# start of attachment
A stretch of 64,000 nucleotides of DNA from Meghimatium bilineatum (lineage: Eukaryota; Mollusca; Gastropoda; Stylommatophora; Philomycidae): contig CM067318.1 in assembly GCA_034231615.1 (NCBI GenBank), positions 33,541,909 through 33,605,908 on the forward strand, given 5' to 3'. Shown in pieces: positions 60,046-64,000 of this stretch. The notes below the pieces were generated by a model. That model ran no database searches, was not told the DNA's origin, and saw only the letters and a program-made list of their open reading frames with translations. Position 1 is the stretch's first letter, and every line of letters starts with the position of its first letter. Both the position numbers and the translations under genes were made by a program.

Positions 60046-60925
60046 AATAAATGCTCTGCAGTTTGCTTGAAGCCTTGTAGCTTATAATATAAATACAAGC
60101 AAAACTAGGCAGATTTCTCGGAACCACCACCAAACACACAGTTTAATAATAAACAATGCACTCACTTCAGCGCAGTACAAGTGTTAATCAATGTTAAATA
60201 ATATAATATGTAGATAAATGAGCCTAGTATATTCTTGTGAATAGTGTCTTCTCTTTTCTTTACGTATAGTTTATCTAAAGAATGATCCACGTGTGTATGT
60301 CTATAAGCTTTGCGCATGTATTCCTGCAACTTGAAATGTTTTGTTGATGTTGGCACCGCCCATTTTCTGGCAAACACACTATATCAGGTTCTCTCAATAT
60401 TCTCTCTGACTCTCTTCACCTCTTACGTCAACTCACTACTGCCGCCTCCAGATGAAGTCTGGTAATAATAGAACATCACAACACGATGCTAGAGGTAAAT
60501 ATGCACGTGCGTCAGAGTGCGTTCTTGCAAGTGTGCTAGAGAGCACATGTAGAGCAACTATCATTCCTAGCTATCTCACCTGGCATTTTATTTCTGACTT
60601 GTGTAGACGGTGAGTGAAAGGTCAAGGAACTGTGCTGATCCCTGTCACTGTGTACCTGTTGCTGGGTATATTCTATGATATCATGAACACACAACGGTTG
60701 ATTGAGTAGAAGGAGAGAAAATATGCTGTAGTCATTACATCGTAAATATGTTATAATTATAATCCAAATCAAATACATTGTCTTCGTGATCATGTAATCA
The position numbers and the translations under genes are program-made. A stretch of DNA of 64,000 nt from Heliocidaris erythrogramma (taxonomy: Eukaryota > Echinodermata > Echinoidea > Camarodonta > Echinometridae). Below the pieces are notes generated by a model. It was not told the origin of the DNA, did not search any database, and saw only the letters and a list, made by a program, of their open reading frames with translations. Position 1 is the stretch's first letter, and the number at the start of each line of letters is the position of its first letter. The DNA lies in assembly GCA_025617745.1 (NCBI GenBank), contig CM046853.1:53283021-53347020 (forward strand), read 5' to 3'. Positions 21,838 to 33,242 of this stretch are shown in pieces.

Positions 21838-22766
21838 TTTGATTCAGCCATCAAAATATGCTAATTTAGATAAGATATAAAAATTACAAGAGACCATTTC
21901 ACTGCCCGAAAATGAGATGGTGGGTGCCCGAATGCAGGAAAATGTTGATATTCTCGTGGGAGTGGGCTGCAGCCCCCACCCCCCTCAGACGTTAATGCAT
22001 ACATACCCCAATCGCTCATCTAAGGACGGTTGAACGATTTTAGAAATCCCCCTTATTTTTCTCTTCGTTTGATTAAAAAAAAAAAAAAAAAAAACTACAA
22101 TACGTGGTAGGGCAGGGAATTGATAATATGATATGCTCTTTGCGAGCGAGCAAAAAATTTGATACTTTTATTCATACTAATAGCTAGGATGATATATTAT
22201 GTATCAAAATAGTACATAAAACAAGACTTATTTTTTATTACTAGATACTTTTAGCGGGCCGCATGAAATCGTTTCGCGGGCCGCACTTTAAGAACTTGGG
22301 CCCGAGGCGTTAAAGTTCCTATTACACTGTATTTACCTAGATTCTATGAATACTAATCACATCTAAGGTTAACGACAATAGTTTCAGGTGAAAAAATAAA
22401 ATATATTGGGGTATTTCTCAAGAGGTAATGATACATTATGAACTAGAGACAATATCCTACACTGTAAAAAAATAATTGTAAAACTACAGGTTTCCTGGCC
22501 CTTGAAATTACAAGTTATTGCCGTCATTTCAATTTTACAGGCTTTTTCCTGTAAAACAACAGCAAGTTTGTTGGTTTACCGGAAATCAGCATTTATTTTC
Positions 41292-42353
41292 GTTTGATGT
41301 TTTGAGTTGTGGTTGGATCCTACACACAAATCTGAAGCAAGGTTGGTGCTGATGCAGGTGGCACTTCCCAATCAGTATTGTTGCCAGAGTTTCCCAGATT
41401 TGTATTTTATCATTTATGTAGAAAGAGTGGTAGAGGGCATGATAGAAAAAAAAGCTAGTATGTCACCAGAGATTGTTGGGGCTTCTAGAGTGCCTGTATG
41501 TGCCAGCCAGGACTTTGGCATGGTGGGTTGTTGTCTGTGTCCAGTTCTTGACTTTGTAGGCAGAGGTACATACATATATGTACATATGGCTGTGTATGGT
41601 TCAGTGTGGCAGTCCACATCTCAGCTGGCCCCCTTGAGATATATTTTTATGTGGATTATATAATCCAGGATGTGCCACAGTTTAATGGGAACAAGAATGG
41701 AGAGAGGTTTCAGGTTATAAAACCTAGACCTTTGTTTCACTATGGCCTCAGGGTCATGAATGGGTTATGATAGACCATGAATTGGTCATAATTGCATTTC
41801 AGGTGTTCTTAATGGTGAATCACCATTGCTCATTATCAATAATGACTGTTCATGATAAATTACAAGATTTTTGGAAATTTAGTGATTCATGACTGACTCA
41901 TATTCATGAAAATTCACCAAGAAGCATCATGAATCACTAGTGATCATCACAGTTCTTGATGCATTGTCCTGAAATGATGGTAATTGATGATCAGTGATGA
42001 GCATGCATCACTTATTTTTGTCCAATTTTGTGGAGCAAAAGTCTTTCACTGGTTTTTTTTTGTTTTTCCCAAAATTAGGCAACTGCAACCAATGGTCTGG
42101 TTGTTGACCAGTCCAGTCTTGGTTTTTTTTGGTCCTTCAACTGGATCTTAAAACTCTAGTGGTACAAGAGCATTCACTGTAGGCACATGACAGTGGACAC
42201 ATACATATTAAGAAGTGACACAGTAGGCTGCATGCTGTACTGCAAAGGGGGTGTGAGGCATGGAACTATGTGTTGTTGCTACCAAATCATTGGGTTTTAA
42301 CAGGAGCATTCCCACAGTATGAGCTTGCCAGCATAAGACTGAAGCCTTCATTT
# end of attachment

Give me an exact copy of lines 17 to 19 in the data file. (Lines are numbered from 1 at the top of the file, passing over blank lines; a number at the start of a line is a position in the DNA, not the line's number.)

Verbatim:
22201 GTATCAAAATAGTACATAAAACAAGACTTATTTTTTATTACTAGATACTTTTAGCGGGCCGCATGAAATCGTTTCGCGGGCCGCACTTTAAGAACTTGGG
22301 CCCGAGGCGTTAAAGTTCCTATTACACTGTATTTACCTAGATTCTATGAATACTAATCACATCTAAGGTTAACGACAATAGTTTCAGGTGAAAAAATAAA
22401 ATATATTGGGGTATTTCTCAAGAGGTAATGATACATTATGAACTAGAGACAATATCCTACACTGTAAAAAAATAATTGTAAAACTACAGGTTTCCTGGCC